Primary resources provide firsthand evidence of historical events. They are generally unpublished materials such as manuscripts, photographs, maps, artifacts, audio and video recordings, oral histories, postcards, and posters.
In some instances, published materials can also be viewed as primary materials for the period in which they were written (ex. historical newspapers). In contrast, secondary materials, such as textbooks, synthesize and interpret primary materials. On this page, you will find links that help you find primary resources and offer suggestions on how to use them.

Primary resources are obviously useful for teaching social studies, but can also be helpful in ELA, science, music, art...

The Minnesota Historical Society offers a fantastic video on the topic of primary v. secondary sources. By watching the short video students can learn what a makes a resource a primary or secondary source.

Great Places to Start:

  • ODE - Resources for Teaching the Historical Documents

  • Ancestry Library Edition (ProQuest) Research family history and find historical information using census data, government records, primary sources, images, and more. Recommended for grades 4-12. Access only available at school or at your local public library. See the Ancestry Library Edition Libguide for more help using this resource. Teachers and students can find thousands of primary source materials for projects. It’s not just for genealogy.
    • Civil War and Revolutionary War supply lists.
    • 6,900 Civil War photos.
    • World War I draft registration cards
    • World War II newsreels.
    • First person oral histories (including slave narratives).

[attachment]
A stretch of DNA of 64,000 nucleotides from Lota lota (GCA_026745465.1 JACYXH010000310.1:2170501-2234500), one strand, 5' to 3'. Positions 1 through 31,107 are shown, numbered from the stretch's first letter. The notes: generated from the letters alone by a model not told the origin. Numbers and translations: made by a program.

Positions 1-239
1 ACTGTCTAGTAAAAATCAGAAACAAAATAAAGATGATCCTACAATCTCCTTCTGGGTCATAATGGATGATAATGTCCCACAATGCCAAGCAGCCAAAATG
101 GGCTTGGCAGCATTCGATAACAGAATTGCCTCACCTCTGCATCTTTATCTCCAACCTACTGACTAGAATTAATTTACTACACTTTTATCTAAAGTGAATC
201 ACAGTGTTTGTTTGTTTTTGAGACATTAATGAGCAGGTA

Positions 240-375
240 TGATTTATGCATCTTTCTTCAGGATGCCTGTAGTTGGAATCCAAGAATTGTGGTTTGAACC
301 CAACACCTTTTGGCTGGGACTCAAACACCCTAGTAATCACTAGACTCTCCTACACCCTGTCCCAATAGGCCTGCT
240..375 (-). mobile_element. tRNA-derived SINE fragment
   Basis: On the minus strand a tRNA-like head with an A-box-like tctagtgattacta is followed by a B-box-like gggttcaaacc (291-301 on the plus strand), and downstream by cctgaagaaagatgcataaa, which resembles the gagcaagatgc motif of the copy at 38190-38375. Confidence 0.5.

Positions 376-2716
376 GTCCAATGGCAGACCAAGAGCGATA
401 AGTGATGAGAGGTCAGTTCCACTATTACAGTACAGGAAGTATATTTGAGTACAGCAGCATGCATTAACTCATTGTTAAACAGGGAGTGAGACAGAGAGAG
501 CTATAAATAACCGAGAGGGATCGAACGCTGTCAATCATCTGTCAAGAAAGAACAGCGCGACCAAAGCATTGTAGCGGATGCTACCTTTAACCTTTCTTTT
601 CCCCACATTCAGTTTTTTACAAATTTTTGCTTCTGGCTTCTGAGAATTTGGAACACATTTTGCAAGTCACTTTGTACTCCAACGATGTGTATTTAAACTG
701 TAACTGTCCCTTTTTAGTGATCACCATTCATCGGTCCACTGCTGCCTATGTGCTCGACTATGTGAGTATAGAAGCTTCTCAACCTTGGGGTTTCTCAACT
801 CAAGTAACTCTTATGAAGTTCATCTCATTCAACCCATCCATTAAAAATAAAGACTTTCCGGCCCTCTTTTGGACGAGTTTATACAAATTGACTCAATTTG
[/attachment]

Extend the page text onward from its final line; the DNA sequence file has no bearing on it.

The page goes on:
• Immigration records, ship logs, ship photos, and information.
    • Look up famous people; you never know what you might find!

  • National Archives and Records Administration has a site for teachers to help utilize and find appropriate primary sources. Also see:
    • Digital Vaults from the National Archive - database of some 1,200 documents, photographs, drawings, maps, and other materials and a keywording system that visually links records. The site has a special interactive resources section for educators and students. Teachers can get great ideas on lesson plans using reproducible primary sources. The Digital Vaults web site enables visitors to create posters, movies, and games.
      • Pathways Challenge - a series of clues reveal relationships between photographs, documents and other records. Use existing pathways, create new pathways for students or have students create their own.
    • DOCs Teach--National Archives - Turn your students into historians with primary-source based activities that develop historical thinking skills. Includes thousands of primary sources preserved at the National Archives.
    • Weekly (1995-2009) and Daily (2009-present) Compilation of Presidential Documents

Historic Newspapers and Magazines:

Other Resources:

  • American Slave Narratives - (very interesting) an online anthology from the University of Virginia From 1936 to 1938, over 2,300 former slaves from across the American South were interviewed by writers and journalists under the aegis of the Works Progress Administration. These former slaves, most born in the last years of the slave regime or during the Civil War, provided first-hand accounts of their experiences on plantations, in cities, and on small farms.
  •, has opened its collection of historical documents to schools. AncestryK12 offers a no-cost program that includes access to content from Fold3 (military documents), and the U.S. collection of Ancestry. Teachers apply through Ancestry K12 for access to its material.
  • Awesome Stories - uses interactive stories that allow visitors to analyze related primary sources and informational texts of various types. It offers access to high-quality links, videos, images, charts, and text. Most topics involve social studies, but it also has resources for ELA, STEM and the arts.
  • World History Sources is a website to help world history teachers and students locate, analyze, and learn from online primary sources and to further their understanding of the complex nature of world history, especially the issues of cultural contact and globalization.